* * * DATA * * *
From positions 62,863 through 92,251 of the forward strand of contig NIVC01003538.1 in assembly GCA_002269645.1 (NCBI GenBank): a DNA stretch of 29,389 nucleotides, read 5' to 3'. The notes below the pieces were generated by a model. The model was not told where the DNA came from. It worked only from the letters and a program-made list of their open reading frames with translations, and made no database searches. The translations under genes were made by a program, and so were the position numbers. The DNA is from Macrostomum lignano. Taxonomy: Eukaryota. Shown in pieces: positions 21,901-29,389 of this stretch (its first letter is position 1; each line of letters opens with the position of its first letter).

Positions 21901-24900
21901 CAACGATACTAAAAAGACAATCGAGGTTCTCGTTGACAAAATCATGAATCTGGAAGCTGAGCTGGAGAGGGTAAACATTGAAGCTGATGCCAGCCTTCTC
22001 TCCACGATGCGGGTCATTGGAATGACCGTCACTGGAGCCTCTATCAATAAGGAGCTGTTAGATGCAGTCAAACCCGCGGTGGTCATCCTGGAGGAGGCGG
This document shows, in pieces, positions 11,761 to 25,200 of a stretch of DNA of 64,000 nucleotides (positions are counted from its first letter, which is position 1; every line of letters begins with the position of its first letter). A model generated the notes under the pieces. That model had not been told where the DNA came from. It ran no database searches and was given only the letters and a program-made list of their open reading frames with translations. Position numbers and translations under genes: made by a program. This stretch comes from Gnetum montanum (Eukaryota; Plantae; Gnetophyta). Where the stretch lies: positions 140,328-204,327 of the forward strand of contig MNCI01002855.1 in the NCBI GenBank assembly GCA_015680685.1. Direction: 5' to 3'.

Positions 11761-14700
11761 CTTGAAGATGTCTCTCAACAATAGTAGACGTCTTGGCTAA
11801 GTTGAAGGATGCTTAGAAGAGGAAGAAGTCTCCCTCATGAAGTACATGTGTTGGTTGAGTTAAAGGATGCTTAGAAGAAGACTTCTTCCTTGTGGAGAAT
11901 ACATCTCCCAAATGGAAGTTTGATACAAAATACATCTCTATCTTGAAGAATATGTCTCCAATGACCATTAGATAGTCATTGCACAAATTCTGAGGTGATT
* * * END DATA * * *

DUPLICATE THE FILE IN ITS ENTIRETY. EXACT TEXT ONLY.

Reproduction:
From positions 62,863 through 92,251 of the forward strand of contig NIVC01003538.1 in assembly GCA_002269645.1 (NCBI GenBank): a DNA stretch of 29,389 nucleotides, read 5' to 3'. The notes below the pieces were generated by a model. The model was not told where the DNA came from. It worked only from the letters and a program-made list of their open reading frames with translations, and made no database searches. The translations under genes were made by a program, and so were the position numbers. The DNA is from Macrostomum lignano. Taxonomy: Eukaryota. Shown in pieces: positions 21,901-29,389 of this stretch (its first letter is position 1; each line of letters opens with the position of its first letter).

Positions 21901-24900
21901 CAACGATACTAAAAAGACAATCGAGGTTCTCGTTGACAAAATCATGAATCTGGAAGCTGAGCTGGAGAGGGTAAACATTGAAGCTGATGCCAGCCTTCTC
22001 TCCACGATGCGGGTCATTGGAATGACCGTCACTGGAGCCTCTATCAATAAGGAGCTGTTAGATGCAGTCAAACCCGCGGTGGTCATCCTGGAGGAGGCGG
This document shows, in pieces, positions 11,761 to 25,200 of a stretch of DNA of 64,000 nucleotides (positions are counted from its first letter, which is position 1; every line of letters begins with the position of its first letter). A model generated the notes under the pieces. That model had not been told where the DNA came from. It ran no database searches and was given only the letters and a program-made list of their open reading frames with translations. Position numbers and translations under genes: made by a program. This stretch comes from Gnetum montanum (Eukaryota; Plantae; Gnetophyta). Where the stretch lies: positions 140,328-204,327 of the forward strand of contig MNCI01002855.1 in the NCBI GenBank assembly GCA_015680685.1. Direction: 5' to 3'.

Positions 11761-14700
11761 CTTGAAGATGTCTCTCAACAATAGTAGACGTCTTGGCTAA
11801 GTTGAAGGATGCTTAGAAGAGGAAGAAGTCTCCCTCATGAAGTACATGTGTTGGTTGAGTTAAAGGATGCTTAGAAGAAGACTTCTTCCTTGTGGAGAAT
11901 ACATCTCCCAAATGGAAGTTTGATACAAAATACATCTCTATCTTGAAGAATATGTCTCCAATGACCATTAGATAGTCATTGCACAAATTCTGAGGTGATT